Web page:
Catherine Kaputa

3 Personal Branding Tips From Highly Successful Women Entrepreneurs

Why are there more highly successful male entrepreneurs than women entrepreneurs? A key reason, I believe, is that women are not as aware as men are of the power of personal branding, whether it’s self promotion, projecting confidence or strategic networking.

In talking over 150 of highly successful women entrepreneurs and business women for my new book, Women Who Brand: How Smart Women Promote Themselves and Get Ahead, I was struck by 3 personal branding habits that separate women who achieve great things that all women, particularly women entrepreneurs, should adopt:

      1. Fake it until you make it

Highly successful women don’t leave things to chance. If they see a gap in the marketplace that they can fill, they go for it even if it’s a bit of a stretch. Case in point, real estate entrepreneur Barbara Corcoran. After cycling through over twenty different jobs in her twenties, Corcoran landed in New York City determined to succeed in the real estate business. Corcoran’s company was tiny with just eleven apartment sales the first year and she was a newbie to real estate and hardly an expert at the time.  But she noticed something interesting. The high-end residential market was a very secretive world: there was no reliable information on the sales prices of apartments. Corcoran saw an opportunity to “fake it” and to brand. She added up the year’s sales and divided by 11 and came up with $254,232. She rounded it and came up with $254,00, which she labeled as the “average New York City apartment price.” She branded the one-pager she put together, “The Corcoran Report,” made sixty copies and sent it to every reporter at the New York Times. The next Sunday on the front page of its well-read real estate section was a feature article that began, “According to Barbara Corcoran, president of The Corcoran Group real estate company, the average price…” Previously a nobody, overnight Corcoran and her company became the experts on New York real estate. Faking it a bit in the early days helped her make the big time.

2. Be bold in presenting your ideas

Smart entrepreneurs think of building a brand from the get-go.  American entrepreneur Sara Blakely was a part-time fax machine saleswoman and a part-time stand-up comic who wanted to look svelte with no tell-tail panty lines showing when she wore slim pants. So she chopped off a pair of pantyhose and called her shapewear creation, “Footless pantyhose.” A few years later she came up with a saucier name, Spanx, partly for its “virgin-whore tension.” On her website she says, “We feel the name is edgy, fun, extremely catchy and for a moment it makes your mind wander (admit it). Plus, it’s all about making women’s butts look better, so why not?”  In the early days, Blakely held her breath every time she said her company name on the phone. Some retailers were so offended by the brand name that they often hung up the phone when Blakely called to make a sale. When the Spanx website was launched, Blakely’s mother accidentally steered her lunch guests to, a porn site! But when Spanx finally found distribution in retail stores, women loved the saucy brand name. Blakeley also shows her naming chops in sub-brand names. She calls her lightweight girdle, “Power Panties,” her activewear, “In It to Slim It,” her legwear, “Tight-End Tights,” her casual separates, “Bod a Bing!” and her lightweight undershorts “Skinny Britches.” Today Blakely is the wealthiest self-made female billionaire.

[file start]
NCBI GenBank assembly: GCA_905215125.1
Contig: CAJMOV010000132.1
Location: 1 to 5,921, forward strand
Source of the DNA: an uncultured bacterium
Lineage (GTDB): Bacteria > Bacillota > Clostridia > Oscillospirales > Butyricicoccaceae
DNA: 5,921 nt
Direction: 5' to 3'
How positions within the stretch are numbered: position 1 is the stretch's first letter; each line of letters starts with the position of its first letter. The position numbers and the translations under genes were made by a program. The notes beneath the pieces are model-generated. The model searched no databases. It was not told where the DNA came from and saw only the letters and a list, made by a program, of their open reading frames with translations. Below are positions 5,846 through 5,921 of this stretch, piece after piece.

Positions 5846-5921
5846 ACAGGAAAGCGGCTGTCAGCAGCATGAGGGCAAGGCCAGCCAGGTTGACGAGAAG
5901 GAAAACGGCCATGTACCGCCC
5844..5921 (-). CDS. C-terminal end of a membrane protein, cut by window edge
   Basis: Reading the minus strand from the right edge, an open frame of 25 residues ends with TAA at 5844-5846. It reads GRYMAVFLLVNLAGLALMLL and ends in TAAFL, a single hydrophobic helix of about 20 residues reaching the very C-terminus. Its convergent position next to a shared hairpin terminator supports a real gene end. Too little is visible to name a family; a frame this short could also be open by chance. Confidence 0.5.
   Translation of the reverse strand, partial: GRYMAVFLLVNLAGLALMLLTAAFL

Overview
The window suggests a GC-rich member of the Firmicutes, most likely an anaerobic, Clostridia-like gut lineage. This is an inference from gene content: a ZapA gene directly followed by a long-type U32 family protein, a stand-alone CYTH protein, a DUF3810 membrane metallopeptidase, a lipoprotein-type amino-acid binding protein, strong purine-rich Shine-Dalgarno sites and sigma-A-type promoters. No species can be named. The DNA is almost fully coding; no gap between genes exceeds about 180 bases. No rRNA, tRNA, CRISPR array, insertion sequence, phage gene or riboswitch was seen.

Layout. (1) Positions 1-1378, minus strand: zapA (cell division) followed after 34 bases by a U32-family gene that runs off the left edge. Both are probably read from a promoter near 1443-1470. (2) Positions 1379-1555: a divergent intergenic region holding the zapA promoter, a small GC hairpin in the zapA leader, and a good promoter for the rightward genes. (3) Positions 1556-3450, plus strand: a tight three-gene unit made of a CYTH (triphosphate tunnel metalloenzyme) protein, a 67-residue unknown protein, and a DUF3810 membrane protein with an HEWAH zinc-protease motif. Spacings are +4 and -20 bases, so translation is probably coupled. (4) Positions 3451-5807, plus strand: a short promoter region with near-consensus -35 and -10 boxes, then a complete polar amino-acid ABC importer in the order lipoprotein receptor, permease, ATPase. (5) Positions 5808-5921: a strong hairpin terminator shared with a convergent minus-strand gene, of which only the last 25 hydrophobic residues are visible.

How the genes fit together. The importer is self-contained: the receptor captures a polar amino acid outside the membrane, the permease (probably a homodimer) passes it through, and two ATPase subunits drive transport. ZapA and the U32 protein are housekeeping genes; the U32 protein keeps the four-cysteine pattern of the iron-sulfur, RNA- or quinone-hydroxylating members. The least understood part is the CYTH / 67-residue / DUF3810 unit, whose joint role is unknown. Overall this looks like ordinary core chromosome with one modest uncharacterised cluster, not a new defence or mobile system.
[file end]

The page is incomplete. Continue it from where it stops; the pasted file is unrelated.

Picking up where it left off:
3. Be visibility minded

Despite things we’ve been told like “talent wins out,” the reality is more like, “visibility wins out.” Talent is important, but visibility separates those who are wildly successful from those who are just doing okay.

Marissa Mayer was employee number 20 at Google and its first female engineer, a distinction that Mayer made the most of in her self-branding. Besides her gender, Mayer stood out in one other very important way at Google, she was an “articulate geek,” two words that rarely go together.  So Mayer was tapped as the spokesperson and public face of the company. This made Mayer not just the highest-ranking woman, she was the most visible person at Google. She was soon perceived as a Silicon Valley superstar and the leading force behind the design of the Google home page and its search product. Today, Mayer is the CEO of Yahoo charged with turning the company around.

All of these personal branding principles are easy to understand, but highly successful women running big companies act on them. After all, if you don’t take charge of your brand, who will?

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